Dhan Guru Gobind Singh Ji Maharaaj – Dhan Sri Dasam Granth Sahib JI – The bani of Guru Gobind Singh Ji (Sri Dasam Granth Sahib)- Educate and Elevate,
The Dasam Granth contains 1428 pages and is the collection of the writings of the 10th Patshah, Sri Guru Gobind Singh Ji. It contains his Jaap Sahib, the Akal Ustat or praise of the Creator, the Vachitar Natak or Wonderful Drama, in which the Guru gives an account of his parentage, his divine mission, and the battles in which he had been engaged.
Then come three abridged translations of the Devi Mahatamya, an episode in the Markandeya Puran, in praise of Durga the Goddess of war (Chandi Chritras: Chandi Chritra I, Chandi Chritra II, Chandi Ki Var).
Then follows the Gyan Parbodh, or awakening of knowledge; Chobis Avatar – accounts of twenty-four incarnations of the Vishnu, according to the Hindus, and Brahrnavatar and Rudravtdr, selected because of their warlike character; the Shabad Hazare; quatrains called Sawaiyas, which are religious hymns in praise of God and reprobation of idolatry and hypocrisy; the Khalsa Mahima, or words in praise of the Khalsa; the Shastar Nam Mala, a list of offensive and defensive weapons used in the Guru’s time, with special reference to the attributes of the Creator; the Tria Charitar, or tales illustrating the qualities, but principally the deceit of women; the Kabiovach Bainti Chaupai will “absolve the suffering, pain or fear of the person, who will even once recite this Bani”; the Zafarnama, containing the tenth Guru’s epistle to the Emperor Aurangzeb; and Hikayats, several metrical tales in the Persian language.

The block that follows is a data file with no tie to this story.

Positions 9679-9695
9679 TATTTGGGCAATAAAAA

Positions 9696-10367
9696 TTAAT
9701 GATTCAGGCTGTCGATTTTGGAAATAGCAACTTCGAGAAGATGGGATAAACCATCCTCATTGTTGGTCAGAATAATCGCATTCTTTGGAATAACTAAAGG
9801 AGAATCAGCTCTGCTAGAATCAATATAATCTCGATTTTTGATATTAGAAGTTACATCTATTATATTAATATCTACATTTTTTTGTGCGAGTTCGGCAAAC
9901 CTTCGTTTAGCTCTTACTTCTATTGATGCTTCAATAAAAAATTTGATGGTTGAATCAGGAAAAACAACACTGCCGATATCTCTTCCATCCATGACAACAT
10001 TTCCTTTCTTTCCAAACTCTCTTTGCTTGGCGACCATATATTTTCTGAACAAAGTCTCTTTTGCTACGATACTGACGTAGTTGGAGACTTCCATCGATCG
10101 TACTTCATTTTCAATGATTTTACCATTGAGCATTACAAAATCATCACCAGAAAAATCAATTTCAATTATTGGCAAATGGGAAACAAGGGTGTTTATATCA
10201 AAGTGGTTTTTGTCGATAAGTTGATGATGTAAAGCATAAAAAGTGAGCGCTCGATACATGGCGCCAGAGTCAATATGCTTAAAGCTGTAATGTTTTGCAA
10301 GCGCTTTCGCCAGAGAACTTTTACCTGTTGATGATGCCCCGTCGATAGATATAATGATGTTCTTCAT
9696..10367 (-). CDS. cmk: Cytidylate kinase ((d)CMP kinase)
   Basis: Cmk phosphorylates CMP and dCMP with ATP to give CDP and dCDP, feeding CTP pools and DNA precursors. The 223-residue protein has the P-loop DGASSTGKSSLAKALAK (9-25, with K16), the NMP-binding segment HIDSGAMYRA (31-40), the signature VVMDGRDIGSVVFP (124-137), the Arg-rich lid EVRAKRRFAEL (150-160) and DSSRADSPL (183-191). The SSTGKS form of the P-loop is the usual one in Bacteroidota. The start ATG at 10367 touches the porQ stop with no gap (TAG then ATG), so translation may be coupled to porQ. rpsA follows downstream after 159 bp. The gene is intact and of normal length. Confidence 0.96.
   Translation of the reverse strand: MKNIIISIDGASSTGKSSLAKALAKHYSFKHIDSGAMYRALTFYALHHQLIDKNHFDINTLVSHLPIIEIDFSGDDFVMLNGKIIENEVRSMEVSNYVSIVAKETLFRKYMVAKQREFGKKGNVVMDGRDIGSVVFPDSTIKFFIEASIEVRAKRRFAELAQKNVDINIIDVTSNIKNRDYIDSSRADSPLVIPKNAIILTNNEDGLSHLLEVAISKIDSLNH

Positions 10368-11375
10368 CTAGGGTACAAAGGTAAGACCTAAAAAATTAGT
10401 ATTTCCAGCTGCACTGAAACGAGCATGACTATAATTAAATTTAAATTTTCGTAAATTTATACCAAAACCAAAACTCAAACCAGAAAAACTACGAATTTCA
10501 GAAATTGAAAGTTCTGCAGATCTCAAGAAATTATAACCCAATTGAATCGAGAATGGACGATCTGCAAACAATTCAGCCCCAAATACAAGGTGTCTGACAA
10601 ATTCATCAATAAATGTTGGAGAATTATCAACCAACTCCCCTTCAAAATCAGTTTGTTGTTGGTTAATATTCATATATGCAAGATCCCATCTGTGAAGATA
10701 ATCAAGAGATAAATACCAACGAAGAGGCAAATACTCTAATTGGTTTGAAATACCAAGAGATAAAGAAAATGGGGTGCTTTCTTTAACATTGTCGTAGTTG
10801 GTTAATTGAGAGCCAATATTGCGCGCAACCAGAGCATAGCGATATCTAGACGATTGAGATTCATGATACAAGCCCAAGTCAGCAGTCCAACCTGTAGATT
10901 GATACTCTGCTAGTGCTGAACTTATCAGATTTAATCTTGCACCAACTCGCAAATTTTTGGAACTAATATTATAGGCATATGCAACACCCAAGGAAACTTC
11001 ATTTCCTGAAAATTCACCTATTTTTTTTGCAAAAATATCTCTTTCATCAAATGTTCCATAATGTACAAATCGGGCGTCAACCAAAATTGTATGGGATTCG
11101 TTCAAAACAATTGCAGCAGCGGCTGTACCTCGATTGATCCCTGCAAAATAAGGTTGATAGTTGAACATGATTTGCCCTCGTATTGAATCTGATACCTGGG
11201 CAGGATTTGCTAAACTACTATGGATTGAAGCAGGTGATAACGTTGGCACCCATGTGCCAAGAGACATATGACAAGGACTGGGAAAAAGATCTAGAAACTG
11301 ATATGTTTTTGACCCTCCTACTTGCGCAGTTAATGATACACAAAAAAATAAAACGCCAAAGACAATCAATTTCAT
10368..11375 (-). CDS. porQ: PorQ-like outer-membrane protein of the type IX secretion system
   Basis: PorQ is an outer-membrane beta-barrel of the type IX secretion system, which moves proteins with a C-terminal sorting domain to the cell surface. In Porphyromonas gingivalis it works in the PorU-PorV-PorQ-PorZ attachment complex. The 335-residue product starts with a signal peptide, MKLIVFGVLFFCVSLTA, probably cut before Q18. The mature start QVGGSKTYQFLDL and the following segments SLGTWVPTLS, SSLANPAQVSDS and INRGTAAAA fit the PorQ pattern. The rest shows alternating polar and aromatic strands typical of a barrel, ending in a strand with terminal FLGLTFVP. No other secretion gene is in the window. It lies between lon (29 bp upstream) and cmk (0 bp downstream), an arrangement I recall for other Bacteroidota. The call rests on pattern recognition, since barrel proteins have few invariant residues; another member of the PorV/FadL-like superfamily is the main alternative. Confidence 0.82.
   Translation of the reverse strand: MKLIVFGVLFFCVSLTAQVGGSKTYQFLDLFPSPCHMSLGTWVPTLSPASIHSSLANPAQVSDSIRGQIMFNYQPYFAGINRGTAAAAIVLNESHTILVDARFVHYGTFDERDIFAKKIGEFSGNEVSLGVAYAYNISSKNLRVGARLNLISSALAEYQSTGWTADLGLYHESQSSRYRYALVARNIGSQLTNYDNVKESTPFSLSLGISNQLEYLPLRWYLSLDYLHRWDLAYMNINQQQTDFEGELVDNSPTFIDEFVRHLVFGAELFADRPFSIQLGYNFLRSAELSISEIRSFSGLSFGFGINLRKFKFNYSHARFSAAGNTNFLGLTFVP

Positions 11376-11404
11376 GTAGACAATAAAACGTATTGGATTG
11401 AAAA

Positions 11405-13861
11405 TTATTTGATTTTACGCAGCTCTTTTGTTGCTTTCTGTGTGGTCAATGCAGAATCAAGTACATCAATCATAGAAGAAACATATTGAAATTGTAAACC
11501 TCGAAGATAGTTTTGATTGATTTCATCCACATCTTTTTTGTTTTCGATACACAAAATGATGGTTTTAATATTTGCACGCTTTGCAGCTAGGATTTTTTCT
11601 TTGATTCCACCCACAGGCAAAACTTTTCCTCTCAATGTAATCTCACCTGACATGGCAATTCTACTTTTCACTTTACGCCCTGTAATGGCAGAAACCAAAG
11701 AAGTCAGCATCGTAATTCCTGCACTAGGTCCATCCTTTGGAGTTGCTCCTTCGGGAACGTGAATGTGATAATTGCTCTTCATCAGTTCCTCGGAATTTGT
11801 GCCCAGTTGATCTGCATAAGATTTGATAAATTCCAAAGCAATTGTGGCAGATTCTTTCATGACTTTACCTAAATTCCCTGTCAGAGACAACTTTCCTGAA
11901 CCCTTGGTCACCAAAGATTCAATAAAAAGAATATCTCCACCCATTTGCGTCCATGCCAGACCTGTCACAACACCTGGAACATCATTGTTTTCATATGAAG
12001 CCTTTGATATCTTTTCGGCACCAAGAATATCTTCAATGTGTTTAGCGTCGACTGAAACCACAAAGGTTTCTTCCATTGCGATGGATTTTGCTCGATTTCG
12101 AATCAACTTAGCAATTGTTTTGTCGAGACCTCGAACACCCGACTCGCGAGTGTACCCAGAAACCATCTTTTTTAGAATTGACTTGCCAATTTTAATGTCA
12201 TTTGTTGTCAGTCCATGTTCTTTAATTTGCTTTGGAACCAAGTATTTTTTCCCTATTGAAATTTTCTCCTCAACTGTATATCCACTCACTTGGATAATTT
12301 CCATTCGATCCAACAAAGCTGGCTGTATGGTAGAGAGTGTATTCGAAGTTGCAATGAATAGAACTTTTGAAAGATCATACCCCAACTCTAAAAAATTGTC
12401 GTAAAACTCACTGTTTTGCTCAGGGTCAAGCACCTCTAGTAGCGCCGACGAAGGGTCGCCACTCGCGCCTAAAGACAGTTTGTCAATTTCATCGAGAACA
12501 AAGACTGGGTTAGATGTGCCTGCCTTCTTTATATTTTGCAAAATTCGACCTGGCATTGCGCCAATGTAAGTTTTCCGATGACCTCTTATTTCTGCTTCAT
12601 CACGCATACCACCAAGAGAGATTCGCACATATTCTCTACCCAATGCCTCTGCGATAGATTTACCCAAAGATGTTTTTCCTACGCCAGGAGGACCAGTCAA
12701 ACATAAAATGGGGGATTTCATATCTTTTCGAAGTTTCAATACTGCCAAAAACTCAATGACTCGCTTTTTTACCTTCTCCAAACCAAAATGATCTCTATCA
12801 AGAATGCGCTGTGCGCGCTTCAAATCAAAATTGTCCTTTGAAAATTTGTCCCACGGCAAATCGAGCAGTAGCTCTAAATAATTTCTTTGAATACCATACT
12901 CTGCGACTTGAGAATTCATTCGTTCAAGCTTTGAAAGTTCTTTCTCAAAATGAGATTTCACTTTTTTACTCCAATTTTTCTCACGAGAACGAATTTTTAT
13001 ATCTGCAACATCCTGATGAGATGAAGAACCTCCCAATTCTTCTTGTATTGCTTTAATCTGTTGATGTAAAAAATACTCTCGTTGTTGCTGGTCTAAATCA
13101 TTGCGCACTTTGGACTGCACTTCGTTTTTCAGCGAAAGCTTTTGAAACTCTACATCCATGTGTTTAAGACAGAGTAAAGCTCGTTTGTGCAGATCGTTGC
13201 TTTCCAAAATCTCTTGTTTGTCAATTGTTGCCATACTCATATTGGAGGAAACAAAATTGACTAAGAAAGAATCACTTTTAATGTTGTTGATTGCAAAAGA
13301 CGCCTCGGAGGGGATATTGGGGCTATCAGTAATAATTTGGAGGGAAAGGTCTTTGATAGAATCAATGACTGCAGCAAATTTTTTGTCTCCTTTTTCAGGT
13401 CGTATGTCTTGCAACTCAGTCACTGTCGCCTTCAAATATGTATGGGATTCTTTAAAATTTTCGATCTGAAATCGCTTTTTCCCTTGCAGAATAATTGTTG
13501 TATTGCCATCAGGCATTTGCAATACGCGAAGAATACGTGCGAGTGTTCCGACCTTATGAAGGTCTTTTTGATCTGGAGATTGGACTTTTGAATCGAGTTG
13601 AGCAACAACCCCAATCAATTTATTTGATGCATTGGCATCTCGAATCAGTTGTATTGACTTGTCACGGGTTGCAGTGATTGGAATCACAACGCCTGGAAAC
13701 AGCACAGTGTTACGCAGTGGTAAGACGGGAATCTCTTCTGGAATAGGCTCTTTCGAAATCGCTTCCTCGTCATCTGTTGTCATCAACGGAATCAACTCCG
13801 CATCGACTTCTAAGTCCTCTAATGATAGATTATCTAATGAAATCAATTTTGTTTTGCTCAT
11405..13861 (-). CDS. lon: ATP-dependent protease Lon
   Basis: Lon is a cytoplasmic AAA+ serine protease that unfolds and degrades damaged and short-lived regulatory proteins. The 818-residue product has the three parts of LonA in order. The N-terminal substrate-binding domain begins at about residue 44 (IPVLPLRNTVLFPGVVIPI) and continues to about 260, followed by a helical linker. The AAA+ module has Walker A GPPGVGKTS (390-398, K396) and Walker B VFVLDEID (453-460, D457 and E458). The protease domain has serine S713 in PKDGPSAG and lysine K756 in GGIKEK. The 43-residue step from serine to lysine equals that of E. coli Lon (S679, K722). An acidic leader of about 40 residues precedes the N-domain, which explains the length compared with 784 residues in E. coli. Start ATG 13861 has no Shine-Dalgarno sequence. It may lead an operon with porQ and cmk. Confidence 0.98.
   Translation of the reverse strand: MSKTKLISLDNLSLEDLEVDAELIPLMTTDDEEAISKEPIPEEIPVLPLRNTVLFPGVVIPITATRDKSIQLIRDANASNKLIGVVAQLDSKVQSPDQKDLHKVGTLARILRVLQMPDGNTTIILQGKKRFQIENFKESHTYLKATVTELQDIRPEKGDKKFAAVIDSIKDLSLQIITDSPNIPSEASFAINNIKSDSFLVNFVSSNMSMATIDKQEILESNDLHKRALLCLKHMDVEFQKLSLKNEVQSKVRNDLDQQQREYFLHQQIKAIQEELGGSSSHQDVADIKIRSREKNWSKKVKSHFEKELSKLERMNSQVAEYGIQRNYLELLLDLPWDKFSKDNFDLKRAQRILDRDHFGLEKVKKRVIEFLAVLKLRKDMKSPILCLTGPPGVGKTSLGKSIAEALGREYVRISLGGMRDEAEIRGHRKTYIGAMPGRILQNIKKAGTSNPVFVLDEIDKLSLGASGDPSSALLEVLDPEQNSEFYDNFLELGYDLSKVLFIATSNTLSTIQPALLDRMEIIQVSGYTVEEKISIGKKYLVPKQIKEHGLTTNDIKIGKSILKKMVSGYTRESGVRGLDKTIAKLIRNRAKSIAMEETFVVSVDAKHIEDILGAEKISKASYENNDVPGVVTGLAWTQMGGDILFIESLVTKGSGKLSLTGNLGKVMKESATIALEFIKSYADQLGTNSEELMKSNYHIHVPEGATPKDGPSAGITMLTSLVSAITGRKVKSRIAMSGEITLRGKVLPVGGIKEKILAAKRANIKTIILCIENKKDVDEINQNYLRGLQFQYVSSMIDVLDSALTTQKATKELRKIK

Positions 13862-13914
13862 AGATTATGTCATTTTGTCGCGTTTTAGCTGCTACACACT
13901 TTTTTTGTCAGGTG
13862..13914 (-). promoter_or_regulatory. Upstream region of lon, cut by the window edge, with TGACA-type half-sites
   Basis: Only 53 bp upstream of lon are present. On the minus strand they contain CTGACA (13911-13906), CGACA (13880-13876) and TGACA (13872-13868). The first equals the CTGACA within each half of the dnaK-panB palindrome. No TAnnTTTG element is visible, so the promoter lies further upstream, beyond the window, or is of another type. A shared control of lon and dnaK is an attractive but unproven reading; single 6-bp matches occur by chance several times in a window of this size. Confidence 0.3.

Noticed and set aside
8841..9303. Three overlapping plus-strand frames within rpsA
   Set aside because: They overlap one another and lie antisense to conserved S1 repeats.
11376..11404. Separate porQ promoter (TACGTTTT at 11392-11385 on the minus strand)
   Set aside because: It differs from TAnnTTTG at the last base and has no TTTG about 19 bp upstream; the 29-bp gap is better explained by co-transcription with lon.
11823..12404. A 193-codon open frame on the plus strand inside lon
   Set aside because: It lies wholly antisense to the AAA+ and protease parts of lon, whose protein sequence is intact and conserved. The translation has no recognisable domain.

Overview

The Dasam Granth is said to have been compiled by Bhai Mani Singh Ji, a companion and disciple of the Guru, after the tenth Guru’s death. It is understood that Bhai Mani Singh spent nine years at this task, by getting copies from other disciples and filling in some of the gaps by memory.
There are many compilations in existence and many are still being discovered. There are three ‘main’ editions which are well known:
- One edition said to have been written by Bhai Mani Singh in his own hand (in the possesion of Gulab Singh Sethi of New Delhi)
- A volume at the Gurdwara at Patna
- A volume at the Gurdwara at Sangrur.
The current version in wide circulation closely follows the edition ascribed to Bhai Mani Singh.
According to Dasam Granth scholars Gurinder Singh Mann and Kamalroop Singh, the original manuscript of Sri Dasam Granth is the Anandpuri Bir. They have shown photos of this Granth in their book: Sri Dasam Granth Sahib: Questions and Answers. via Sikhi Wiki